Back In MCC Grid Bigly -Good Governance Performance Pays Off

MONROVIA – The gloom and doom which fogged over the early years of the George Weah administration—though not of its own making—clawed away many political and economic dividends for the administration. Two biting effects stand out–the loss of critical bi-electoral battles to its opposition, and the offloading of the country from the lucrative US-supplied Millennium Challenge Compact, a US$500 million assistance package that got truncated due to early foggy governance environment. All indications are that as the gloom of poor economic realities gives way to the bright sunshine of good governance and transparency practices, Liberia is back on the grid, except that it was not one of the very few of the 66 countries that have obtained passing grades to get on. The Analyst reports.         

 Once again, the Millennium Challenge Corporation (MCC) has released its scorecard for fiscal year 2022. This is a key component in US United States Government’s annual competitive selection process that determines which countries will receive MCC development funds.

Liberia is said to have passed this year’s scorecard with 12/20 indicators that many pundits believe is historic since the country has been facing the MCC examination.

The annual scorecard of the United States Millennium Challenge Corporation (MCC) was published on November 3, 2022. It normally measures a country’s commitment to just and democratic governance, investing in its people, and economic freedom.

The indicators measure a countries’ broad policy framework for encouraging poverty reduction through economic growth. A country needs to pass 10 out of 20 indicators to pass the scorecard.

For Fiscal Year 2023 (FY23), Liberia passed 12 out of 20 indicators – the most indicators passed by Liberia ever since MCC began publishing the scorecard in 2008. 

According to indicators spotted by The Analyst, Liberia’s tremendous improvement in the scorecard is driven by a number of factors: Liberia improved inflation from a high of 29% in 2020 to 7.8% in the new scorecard; Liberia received 100% on the MCC new indicator “Employment Opportunity”, which measures a country’s commitment to ending forced labor, preventing employment discrimination, and protecting the rights of workers and people with disabilities; for only the second time since 2008, Liberia passed the “Rule of Law” indicator, driven by the unrelenting efforts of Liberia in the fight against Human Trafficking.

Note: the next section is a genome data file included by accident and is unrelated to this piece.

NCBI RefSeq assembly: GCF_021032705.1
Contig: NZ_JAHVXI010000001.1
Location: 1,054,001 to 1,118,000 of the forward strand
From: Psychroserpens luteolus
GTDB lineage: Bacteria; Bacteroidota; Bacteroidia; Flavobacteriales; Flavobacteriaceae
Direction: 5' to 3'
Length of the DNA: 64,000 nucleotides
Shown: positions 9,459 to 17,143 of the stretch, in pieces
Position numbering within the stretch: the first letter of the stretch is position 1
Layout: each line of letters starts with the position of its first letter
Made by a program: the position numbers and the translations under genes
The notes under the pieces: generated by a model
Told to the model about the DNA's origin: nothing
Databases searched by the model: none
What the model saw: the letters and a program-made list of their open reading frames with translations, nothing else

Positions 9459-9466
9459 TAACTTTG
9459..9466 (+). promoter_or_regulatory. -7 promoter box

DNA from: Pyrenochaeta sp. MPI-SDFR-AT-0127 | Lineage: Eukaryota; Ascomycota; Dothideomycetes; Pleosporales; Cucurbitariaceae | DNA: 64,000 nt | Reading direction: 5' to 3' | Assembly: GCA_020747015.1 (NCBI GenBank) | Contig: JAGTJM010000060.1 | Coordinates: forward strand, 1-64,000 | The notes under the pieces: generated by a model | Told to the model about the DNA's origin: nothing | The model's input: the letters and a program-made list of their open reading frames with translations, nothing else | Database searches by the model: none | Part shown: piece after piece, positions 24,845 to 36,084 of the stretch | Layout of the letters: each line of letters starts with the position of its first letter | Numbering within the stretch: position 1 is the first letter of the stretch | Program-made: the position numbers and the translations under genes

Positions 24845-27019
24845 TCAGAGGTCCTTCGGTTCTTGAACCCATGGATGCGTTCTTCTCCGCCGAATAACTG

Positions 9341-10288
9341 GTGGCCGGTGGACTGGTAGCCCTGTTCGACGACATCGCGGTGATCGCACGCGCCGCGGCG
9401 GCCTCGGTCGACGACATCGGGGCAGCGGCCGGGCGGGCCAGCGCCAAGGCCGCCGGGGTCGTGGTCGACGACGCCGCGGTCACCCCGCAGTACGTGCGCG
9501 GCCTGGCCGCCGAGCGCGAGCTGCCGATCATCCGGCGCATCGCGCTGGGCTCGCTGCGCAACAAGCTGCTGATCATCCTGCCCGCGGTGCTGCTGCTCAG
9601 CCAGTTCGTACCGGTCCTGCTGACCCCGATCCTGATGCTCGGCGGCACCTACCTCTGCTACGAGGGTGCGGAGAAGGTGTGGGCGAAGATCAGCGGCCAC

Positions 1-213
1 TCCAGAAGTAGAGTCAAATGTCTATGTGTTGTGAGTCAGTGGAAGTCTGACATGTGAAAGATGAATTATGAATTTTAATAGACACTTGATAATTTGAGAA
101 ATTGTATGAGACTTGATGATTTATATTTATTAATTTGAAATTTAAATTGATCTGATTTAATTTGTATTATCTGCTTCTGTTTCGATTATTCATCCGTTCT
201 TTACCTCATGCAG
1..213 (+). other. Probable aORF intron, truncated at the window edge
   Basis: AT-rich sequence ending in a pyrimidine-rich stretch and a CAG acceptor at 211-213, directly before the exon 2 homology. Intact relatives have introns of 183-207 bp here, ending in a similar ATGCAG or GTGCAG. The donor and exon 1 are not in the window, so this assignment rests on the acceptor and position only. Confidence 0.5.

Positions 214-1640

Furthermore, Liberia continues its strong performance on the Democratic rights indicators, including “Control of Corruption”.  This also includes the country’s continued high performance on “Political Rights” where Liberia has a 88% score, indicating Liberia is committed to free and fair elections, the rights of political parties, and the participation of all in the political process.

Again, after challenges with Trade Policy, Liberia once again passed the Trade Policy Indicator with a 74% score. 

Liberia’s FY23 Scorecard indicates that the country is exceeding the MCC requirements and committed to democratic governance and poverty reduction.

US Ambassador Notifies FM Tweah

In what appeared to be his elation about the MCC results on Liberia, the United States Embassy near Monrovia broke the news to Finance Minister Samuel D. Tweah, Jr.

In message, Ambassador Michael McCarthy said, “Liberia has passed its MCC scorecard and is therefore eligible to be considered for a compact. Congratulations!

He however was quick to state that “While this is great news, I also want to caution that it doesn’t mean that Liberia will receive a compact. There are a total of 66 eligible countries this year, and typically only a small handful get selected for compacts”.

Without stating when and how the tangible dividend of Liberia passing of the scorecard would be, Ambassador McCarthy said: “In selecting countries as eligible for a subsequent compact, the Board will consider, among other factors: the country’s policy performance over time using the standard indicator methodology; the opportunity to reduce poverty and generate economic growth in the country; the availability of funds; and the country’s performance implementing its previous compact, including evidence of a commitment to further reform.”

He continued: “The Board will do so by considering the nature of the country partnership with MCC, the degree to which the country has demonstrated a commitment and capacity to achieve program results, and the degree to which the country has implemented its previous or existing compact in accordance with MCC’s policies and standards.  In addition, countries often must pass the scorecard for multiple years before being selected, and this is the first time Liberia has passed in several years.”

“Nevertheless,” the US diplomat said, “passing the scorecard is good news and we will let you know if Liberia is chosen for a compact next month.”

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